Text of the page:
George Lucas Educational Foundation
Project-Based Learning (PBL)

Learn Virtually Alongside Global Gathering at PBL World

June 18, 2012

More than 450 educators from around the globe, including 27 U.S. states, are converging on Napa, California, this week for the first-ever PBL World conference. Focusing on best practices in project-based learning and featuring a stellar line-up of daily keynote speakers, PBL World is co-sponsored by the Buck Institute for Education and the Napa Valley Unified School District. Can't make it? No worries. Thanks to social media, there will be plenty of virtual opportunities to expand your PBL toolkit right alongside attendees. Today is the first in a weeklong series of Edutopia blogs coming to you from the conference site, New Technology High School in Napa.

The Big Picture

Interest in project-based learning is on the rise as schools look for proven strategies to engage students while promoting deep learning. The push to develop students' 21st century skills adds more momentum. When done right, PBL delivers on several fronts: developing students' critical thinking and other 21st century skills; building a lasting understanding of important content; and making learning more enjoyable for students and teachers alike. (Learn more in Edutopia's Research-Supported PBL Practices.)

To achieve these benefits, teachers who are new to the project approach need time to learn and apply classroom practices that make PBL effective. Projects may start with the spark of a good idea, but high-quality PBL requires thoughtful attention to project design, management and assessment. (Learn more in A Step-by-Step Guide to the Best Projects.)

Collaborative learning gives PBL newcomers a chance to learn with their peers while benefitting from the insights of veterans. John Mergendoller, Executive Director of the Buck Institute for Education, explains the motivation for bringing educators together for in-depth professional learning: "For some time, BIE has recognized the need for an international gathering where teachers could develop their PBL chops, share their knowledge, and be inspired by the true visionaries of 21st century education. PBL World Napa provides this and more in a beautiful setting."

What's on Tap

I'll be sharing insights from participants, facilitators and keynote speakers in upcoming posts. I'll also keep an eye out for project ideas that you can borrow or adapt to use with your students, along with collaborative projects that you might want to join.

Here's a preview of the big ideas you can expect to hear more about during the week:

Global Education

Claudia Urrea, director of learning for One Laptop per Child, will share her perspective on global education trends. Her keynote should set the stage for lively follow-up conversations by PBL World attendees coming from Canada, Mexico, Dominican Republic, Costa, Rica and Saudi Arabia, along with public and private schools from across the U.S.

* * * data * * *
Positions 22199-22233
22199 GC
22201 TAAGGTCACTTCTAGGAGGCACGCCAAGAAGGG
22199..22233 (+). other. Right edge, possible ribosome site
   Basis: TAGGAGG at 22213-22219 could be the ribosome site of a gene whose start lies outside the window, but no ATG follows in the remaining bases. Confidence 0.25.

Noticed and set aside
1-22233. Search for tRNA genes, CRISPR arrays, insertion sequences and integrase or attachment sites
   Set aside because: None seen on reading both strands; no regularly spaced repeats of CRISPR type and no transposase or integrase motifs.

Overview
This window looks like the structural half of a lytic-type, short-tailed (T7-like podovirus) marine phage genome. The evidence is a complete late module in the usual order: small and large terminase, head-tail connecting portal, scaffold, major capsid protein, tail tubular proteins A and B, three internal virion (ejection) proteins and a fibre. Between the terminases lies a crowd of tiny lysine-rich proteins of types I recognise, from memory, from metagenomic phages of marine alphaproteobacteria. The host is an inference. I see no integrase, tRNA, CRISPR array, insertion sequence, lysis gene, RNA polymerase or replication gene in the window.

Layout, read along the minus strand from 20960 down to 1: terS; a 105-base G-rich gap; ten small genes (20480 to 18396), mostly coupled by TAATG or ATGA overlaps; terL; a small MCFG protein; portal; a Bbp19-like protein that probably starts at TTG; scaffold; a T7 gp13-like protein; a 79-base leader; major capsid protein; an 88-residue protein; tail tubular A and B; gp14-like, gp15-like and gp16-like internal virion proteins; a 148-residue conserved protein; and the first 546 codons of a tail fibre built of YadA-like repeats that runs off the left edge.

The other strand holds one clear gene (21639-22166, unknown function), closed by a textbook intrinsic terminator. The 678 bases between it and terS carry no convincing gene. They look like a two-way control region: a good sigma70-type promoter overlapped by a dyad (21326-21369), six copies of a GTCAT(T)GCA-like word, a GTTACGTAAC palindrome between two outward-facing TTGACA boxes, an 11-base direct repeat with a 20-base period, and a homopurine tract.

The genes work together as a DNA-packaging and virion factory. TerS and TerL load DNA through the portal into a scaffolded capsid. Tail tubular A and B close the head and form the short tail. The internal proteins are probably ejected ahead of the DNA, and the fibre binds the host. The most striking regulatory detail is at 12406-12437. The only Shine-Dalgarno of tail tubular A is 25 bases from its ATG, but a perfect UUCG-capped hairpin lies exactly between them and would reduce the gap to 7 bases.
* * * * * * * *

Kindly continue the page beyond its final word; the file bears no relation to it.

Student Engagement

Sam Seidel, author of Hip Hop Genius: Remixing High School Education, will talk about engaging diverse learners through real-world, interest-driven projects. (Learn more about his work in Finding the Genius in Hip Hop Education.)

Creativity and Innovation

Yong Zhao, author of Catching Up or Leading the Way: American Education in the Age of Globalization and presidential chair and associate dean for global education at the University of Oregon College of Education, will help us understand the urgency to encourage more creativity and innovative thinking through PBL.

Rigorous Curricula

Cindy Johanson, executive director of The George Lucas Educational Foundation, will share new research highlights of an initiative to develop rigorous PBL high school curricula that can enhance deep engagement and learning for diverse students in a variety of school settings, including urban, poverty-impacted high schools.

How to Engage

How can you take part from afar? Here are three ways to connect with the growing PBL community this week -- and beyond:

Join via Twitter

Use the Twitter hashtag #pblworld to keep up with conference highlights. If you have a specific question about project-based learning, tag it #pblworld and we'll track down answers for you.

Join via PBLchat

PBLChat is a weekly edchat that focuses on project-based learning (Twitter hashtag: #pblchat). Many of us at PBL World will be joining the chat from Napa. This week's hour-long chat starts Tuesday, June 19, at 6 p.m. PDT, hosted by Theresa Shafer (@TheresaShafer on Twitter) from the New Tech Network (@newtechnetwork). Learn more about using PBLChat as professional development here.

Join via Edmodo

Connect with other PBL educators on Edmodo, a free social network for education. The fast-growing PBL group, hosted by BIE, has more than 6,600 members.

More to Help You Get Started with PBL

Looking for more resources to help you get started (or get better) with PBL? Check out these Edutopia resources for some DIY professional development:

An Introduction to Project-Based Learning

If PBL is new to you, this video will introduce you to the basics.

Project-Based Learning: Start to Finish

For a more detailed look at a project, check out this video and related resources from Edutopia's Schools That Work series. You'll see what high-quality PBL looks like in action, from the day a project starts until it wraps up with student reflections. You'll find useful resources to borrow from Manor New Tech, a Texas high school that incorporates PBL across the curriculum.

One Teacher's Story

Why do teachers become such powerful advocates of project-based learning? Listen to veteran teacher Susan McCray explain why she wouldn't teach any other way.

More questions? Please add them to the comments below, and check back for future posts with resources and ideas to help you and your students capitalize on the benefits of PBL.

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